Monday, October 11, 2010

280-Pounder Freed To Kill Women Instead Of Serving 1 Year Sentence

McLennan DA's office agreed to plea bargain in spite of violent past

When police officers arrived at Keith Hill's Hewitt apartment on New Year's 2008, they found the 280-pound truck driver cowering in the bathroom.

He had just knocked his wife Janice over a dresser, blacked her eyes and struck her with a weapon, an act that netted him a felony charge of aggravated assault.

The Hewitt officer who responded noted the bedroom door had been broken open and Mrs. Hill was on the floor suffering from older injuries she had sustained in a previous auto accident. They had fought the night before at a party When they locked horns again that morning, he locked himself in his bedroom and she splintered the door jamb to get at him.

It was nothing new, according to an in-law who told Dallas news reporters 11 months later on Nov. 11 after he killed her and his mother-in-law at their east Dallas home, then turned the rifle on himself.

“She was young and in love...He would beat the hell out of her,” said Mrs. Hill's uncle, John Heuss, who lived across the street. He stood vigil on the women's front porch with his own rifle several nights before the fatal assault took place.

He was a furniture delivery driver; she was a Child Protective Services case worker for the State of Texas.

Together, they lived a chaotic on-again, off-again life of domestic violence, part of a pattern of violent offenses that started when Mr. Hill was still a juvenile growing up in the area, where he attended Waco High School. She often retreated to her mother's Dallas home, but visits to his dwelling seemed to always end the same way, with her injured and calling for police protection.

Said a Dallas Police Homicide Detective, Lt. Craig Miller, "You just have to wonder what could possibliy bring you to this point, to not only take your own life but to take two defenseless people's lives."

When Keith Hill got to District Court in McLennan County on the aggravated assault charge from the New Year's day fight in Hewitt, Assistant DA Mark Parker made a decision to let him plead guilty to domestic violence assault, causes bodily harm, a misdemeanor offense.

He was sentenced to a year in the County Jail, the sentence suspended, and he was sent to a group therapy course, an anti-domestic violece school, and fined.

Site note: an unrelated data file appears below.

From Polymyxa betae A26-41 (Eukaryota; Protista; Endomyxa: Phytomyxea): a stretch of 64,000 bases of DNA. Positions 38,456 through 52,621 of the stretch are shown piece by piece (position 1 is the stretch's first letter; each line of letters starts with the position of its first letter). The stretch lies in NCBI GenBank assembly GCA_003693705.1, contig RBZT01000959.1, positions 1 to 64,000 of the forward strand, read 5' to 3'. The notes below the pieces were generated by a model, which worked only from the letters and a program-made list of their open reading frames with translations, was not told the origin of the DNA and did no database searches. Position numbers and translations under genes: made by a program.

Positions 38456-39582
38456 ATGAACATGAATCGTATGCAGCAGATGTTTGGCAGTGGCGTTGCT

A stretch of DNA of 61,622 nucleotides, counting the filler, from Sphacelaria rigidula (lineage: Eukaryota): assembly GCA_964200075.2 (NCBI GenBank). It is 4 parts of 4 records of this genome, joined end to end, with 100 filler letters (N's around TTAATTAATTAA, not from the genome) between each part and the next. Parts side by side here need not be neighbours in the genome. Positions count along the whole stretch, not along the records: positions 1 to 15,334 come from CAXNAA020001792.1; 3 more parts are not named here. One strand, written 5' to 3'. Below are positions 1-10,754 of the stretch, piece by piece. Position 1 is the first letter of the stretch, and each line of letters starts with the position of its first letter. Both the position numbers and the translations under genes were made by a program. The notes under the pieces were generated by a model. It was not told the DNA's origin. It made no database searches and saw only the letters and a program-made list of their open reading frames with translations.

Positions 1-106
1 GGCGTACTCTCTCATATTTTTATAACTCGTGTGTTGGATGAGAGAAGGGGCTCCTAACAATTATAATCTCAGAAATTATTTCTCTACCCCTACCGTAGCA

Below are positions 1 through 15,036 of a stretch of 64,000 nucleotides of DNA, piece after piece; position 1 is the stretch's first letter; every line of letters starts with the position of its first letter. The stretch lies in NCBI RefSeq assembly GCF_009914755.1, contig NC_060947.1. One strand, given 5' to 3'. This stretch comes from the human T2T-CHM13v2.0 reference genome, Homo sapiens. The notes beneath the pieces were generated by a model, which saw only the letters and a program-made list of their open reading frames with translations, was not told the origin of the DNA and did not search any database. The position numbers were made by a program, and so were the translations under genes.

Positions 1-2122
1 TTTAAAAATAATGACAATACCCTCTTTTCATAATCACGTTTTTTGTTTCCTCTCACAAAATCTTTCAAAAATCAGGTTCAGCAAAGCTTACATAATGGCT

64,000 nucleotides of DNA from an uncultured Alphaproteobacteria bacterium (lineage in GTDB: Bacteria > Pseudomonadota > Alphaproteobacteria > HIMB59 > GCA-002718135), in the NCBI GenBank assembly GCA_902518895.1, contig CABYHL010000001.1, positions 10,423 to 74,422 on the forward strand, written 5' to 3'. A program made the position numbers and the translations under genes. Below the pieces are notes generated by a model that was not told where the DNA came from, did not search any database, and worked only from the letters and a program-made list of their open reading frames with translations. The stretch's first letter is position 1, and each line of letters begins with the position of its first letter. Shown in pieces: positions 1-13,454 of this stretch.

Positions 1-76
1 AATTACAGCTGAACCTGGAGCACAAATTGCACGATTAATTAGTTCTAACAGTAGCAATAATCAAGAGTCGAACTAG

Then he moved to Grand Prairie where Mrs. Hill visited him and he tried to take her rings away from her by force. When she put them in her mouth, he choked and shook her so violently, slapping her and bruising her face, she nearly swallowed them.

Once more, she hid out at her mother's Dallas home under a protective order where he stalked her by cell phone, calling repeatedly.

When he arrived on the morning of Nov. 11, he forced his way inside, shot her and her 52-year-old mother, Jeanne Carroll, then turned the gun on himself.

Ms. Carroll's mother, a frail 85-year-old woman, found the three of them dead when she arrived home a short time later.

A funeral director arranged to have his remains cremated and the ashes scattered over Galveston Beach by his own request.

His mother published this remembrance in the newspaper in June of this year on what would have been his 28th birthday:

“Happy birthday my love, you came into my life on a Tuesday, so this day would have been extra special for us. I miss you so very much, and my love for you will never fade. If there are birthday parties in heaven I hope all the greats are with you today. I love you so much my Baby Bear. Love always. - Mom”


  1. Legendary,
    If he received a one year probated sentence, why was his probation not revoked as soon as the protective order was issued? This is a curious case indeed.

  2. Thank you for your interest. It's a good question and a fair one. That's why I keep publicizing this tragic case. I think people have a right to know how and why decisions are reached in the criminal justice system. The consequences are so serious, no matter what action may be taken by authorities.

    If the original case of assault was serious enough to be considered a felony, then a subsequent offense should have been enought to revoke the probation and proceed to original sentencing of one year in jail on the misdemeanor charge. It occurs to me that some examination of the system is in order; some explanation should be forthcoming.

    The Legendary